caregiver has been the recipient of at least
one unprovoked outburst from a loved one. The
hurtful experience is difficult to accept when
the caregiver made a substantial sacrifice,
one involving irreversible social and financial
Joyce, a mental health administrator, was married
for forty years to a considerate man she loved.
Mitch, who smoked for sixty years, developed
Stage 4 lung cancer forcing him into an early
With an insufficient company health plan, no
retirement program, and limited savings, the
couple faced a crisis: where Mitch would receive
care for the last six months of his life.
would cover all costs at a poorly rated nursing
home facility, some costs at a mediocre facility,
and few costs for 24/7 in-home care. Stand-alone
hospice facilities did not exist in their area.
and Personality Changes
Joyce faced a painful choice: place her husband
in the poorly rated nursing facility since that
was all they could afford or quit her job, take
early retirement and care for Mitch until his
death. She chose retirement. As Mitch’s
condition deteriorated, the loving partner of
forty years became an ungrateful, demanding
patient who could not recognize Joyce’s
sacrifices. She began feeling regret about her
choice during these outbursts, followed by guilt.
whose health deteriorate to a level requiring
care experience substantial losses.
lost his job, social contacts, golf (his passion)
and dreams of blissful years in a retirement
community with Joyce. The “pre-lung cancer”
Mitch was not the same person as the terminally-ill
Mitch, who knew his life would be over in six
change people in ways often misunderstood.
People who were kind, understanding, and compassionate,
still have these qualities, but express them
less often and with less intensity. Folks who
were ornery their entire life, remain so, but
have a little more intensity in their expression.
I’m sure exceptions exist to my thirteen
years of caregiving observations. Yes, some
people regardless of their pre-illness life
become more grateful, but expecting gratitude
for everything you do can lead to disappointment
and even burn-out.
What I and other caregivers found helpful was
not to take the anger or ingratitude personally
of those for whom we care. Their losses overshadow
the need for “good manners.” Yes,
a husband should be grateful his wife eliminated
most social contacts to care for him. A mother
should be grateful her daughter moved back home
to care for her. But what the husband should
do may be overwhelmed by his fear of dying.
The mother might find the expression of thanks
unimportant compared with the acceptance of
trashed retirement dreams.
Changes in identity occur as losses accumulate.
Rarely are the changes positive. Life and interactions
change when significant portions of a person’s
identity are stripped away. The avid tennis
player who anticipated her outing with friends
is not the same person who sits in her wheelchair
on Saturday wishing she was on the court.
anger, ingratitude and criticism hurled at you
by your loved one says more about his losses
and needs than anything you did wrong, as was
the case with a woman I counseled.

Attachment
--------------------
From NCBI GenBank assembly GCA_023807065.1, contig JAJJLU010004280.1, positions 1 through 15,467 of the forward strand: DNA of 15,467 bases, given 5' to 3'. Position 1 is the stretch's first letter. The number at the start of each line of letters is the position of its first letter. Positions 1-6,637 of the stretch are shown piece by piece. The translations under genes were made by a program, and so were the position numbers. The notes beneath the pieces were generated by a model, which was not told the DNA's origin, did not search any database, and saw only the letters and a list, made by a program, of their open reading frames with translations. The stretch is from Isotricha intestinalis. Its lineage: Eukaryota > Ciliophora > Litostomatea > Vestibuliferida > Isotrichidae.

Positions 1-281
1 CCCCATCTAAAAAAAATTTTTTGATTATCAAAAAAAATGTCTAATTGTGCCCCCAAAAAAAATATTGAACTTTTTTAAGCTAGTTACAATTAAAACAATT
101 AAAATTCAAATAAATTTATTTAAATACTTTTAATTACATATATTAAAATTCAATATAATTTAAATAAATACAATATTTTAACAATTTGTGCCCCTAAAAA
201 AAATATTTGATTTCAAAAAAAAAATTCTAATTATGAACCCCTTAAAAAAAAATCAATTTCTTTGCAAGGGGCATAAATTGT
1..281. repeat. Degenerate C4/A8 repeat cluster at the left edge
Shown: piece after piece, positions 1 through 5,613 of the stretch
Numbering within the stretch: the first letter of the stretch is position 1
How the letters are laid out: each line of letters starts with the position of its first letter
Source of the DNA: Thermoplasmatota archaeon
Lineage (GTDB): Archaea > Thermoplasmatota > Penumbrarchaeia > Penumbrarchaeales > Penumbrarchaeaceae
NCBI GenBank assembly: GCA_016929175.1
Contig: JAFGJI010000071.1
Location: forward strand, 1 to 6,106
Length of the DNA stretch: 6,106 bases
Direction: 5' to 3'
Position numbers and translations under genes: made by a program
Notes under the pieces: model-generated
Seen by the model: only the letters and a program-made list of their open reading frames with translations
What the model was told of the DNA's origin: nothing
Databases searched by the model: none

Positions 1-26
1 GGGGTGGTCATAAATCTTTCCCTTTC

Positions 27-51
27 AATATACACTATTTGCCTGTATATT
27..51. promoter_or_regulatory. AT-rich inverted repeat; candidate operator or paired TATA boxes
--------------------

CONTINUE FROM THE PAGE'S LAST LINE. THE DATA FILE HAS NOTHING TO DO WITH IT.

and her husband had a wonderful life together
for fifty years until the first signs of dementia
appeared. The neurologist was blunt: his decline
would be dramatic. Within a few months, the
once compassionate husband became an angry,
ungrateful spouse finding nothing positive in
his wife’s caregiving efforts. She had
professional caregivers help for a few hours
a week although she could afford many more,
believing nobody could care for her husband
as well as she could.
admitted feeling both angry and guilty when
I counseled her. Angry because he didn’t
appreciate her efforts. Guilty because she couldn’t
meet his needs. These two emotions, anger and
guilt, are common among caregivers and often
result from not understanding how the changes
in their loved one’s health affect interactions.
Anger can stem from someone’s behavior
or words. You think “If I were him, I
wouldn’t act that way.” But the
world of a healthy person and someone requiring
care is different. Each produces its own set
of perceptions often resulting in clashes. What
seems obvious to a caregiver may be obscure
to the person receiving care, and vice versa.
implies the caregiver should have the ability
to meet a loved one’s needs. But should
they? Some people believe only compassion and
love are necessary for quality caregiving. While
important, they alone aren’t sufficient
but serve as a starting point.
of how to provide care is obtained either through
experience or written information. The intensive
caregiving knowledge required by Joyce and the
woman whose husband developed Alzheimer’s
had no precedents in their lives. And when they
assumed a caregiver role, the time available
to read about the how’s of caregiving
to Interpret Anger and Ingratitude
The next time you experience ingratitude or
are the brunt of anger, don’t take the
affront personally. Rather place yourself in
your loved one’s position to grasp the
significance of her loss. Try to imagine how
your life would change if tomorrow you started
experiencing the constant fatigue of congestive
heart failure, the inability to communicate
basic needs because of a stroke, the nausea
resulting from chemotherapy or any of the hundreds
of significant losses loved ones experience.
You’ll come to understand unskillful words
and behaviors are an expression of an identity’s
disintegration. It’s not about you.